I live across the street from a popular wedding venue, an old, white historic house with a huge front porch, and a gazebo in the back. The place oozes charm. I can see why many couples choose this place for their wedding venue.
I have a bird’s-eye view from my bed room window so I sat and watched as the bride and groom were having photos taken outside. It was a crisp fall day but they didn’t seem to notice.
The photographers were giving instructions, you could tell, as the groom took the bride’s hand in his own and they turned and walked away.
I could have been reading more into what I saw then there really was, but I thought the bride felt a sense of security as she grasped the hand of her groom. I saw her face as she looked over her shoulder while walking away from the photographers.
There was a sense of partnership, like they were doing this, joining their lives together, for all the right reasons. Like they were going to make a home that is safe, calm and loving where protection is in its rightful place because love is protection.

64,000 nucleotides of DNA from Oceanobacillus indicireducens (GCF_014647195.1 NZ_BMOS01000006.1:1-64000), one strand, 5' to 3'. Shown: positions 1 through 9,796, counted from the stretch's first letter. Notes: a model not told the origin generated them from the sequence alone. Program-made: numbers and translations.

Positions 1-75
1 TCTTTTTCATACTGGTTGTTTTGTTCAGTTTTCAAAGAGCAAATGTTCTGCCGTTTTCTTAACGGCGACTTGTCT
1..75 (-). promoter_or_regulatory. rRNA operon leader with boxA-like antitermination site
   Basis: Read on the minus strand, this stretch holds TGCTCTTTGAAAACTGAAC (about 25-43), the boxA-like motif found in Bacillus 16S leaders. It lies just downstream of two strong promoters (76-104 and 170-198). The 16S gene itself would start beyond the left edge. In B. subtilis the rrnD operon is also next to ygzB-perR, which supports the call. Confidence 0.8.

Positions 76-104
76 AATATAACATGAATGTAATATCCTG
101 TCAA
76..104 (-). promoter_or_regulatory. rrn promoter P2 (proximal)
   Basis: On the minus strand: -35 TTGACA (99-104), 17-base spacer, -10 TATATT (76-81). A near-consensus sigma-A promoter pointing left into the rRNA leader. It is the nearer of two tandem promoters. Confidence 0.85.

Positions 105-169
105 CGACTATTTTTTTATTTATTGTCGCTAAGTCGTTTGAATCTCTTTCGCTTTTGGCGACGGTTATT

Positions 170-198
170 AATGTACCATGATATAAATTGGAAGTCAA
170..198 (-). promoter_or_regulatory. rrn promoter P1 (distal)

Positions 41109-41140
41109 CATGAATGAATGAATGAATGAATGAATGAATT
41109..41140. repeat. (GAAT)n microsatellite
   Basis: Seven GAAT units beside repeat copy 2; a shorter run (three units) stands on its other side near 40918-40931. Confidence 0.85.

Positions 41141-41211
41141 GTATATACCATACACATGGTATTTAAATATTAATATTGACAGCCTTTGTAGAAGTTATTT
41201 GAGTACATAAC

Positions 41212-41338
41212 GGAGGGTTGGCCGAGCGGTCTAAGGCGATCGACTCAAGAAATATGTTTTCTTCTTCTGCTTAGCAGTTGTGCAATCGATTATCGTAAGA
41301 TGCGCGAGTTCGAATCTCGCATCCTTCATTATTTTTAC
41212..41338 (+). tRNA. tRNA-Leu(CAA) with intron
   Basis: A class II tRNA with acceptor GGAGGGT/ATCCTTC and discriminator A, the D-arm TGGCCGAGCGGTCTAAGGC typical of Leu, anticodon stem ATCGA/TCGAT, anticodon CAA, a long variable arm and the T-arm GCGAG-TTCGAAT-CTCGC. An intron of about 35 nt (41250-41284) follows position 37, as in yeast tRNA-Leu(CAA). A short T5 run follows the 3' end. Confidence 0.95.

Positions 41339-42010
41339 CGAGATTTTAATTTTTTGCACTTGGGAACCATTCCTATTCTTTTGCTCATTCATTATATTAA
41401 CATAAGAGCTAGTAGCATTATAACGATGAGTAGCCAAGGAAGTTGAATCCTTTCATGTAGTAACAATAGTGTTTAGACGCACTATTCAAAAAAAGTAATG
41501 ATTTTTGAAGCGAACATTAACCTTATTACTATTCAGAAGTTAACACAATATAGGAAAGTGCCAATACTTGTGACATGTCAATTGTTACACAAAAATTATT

It wasn’t about ownership, or not being alone, but about coming together to enrich each other’s lives.
And then I though about a couple I know who are so messed up after being together for several years, and I thought of the struggles they had had and are having now as they each desperately work to come to a wholeness in their individual lives. Perhaps one day, down the road, they will have an opportunity to make peace with each other.
I read this phrase recently: “Yes, I am so messed up that I might actually get well.”
That statement hit me hard, but in a good way. Yes, they might because that was said with sincerity and a desire to be whole. A worthy goal.
I wish her the best.
I wish him the best, too.
I hope they get the chance to make peace with each other one day.
As for the couple at the wedding venue, I hope I read them correctly and they spend a lifetime making memories and having experiences that will help them through the rough times while growing old together.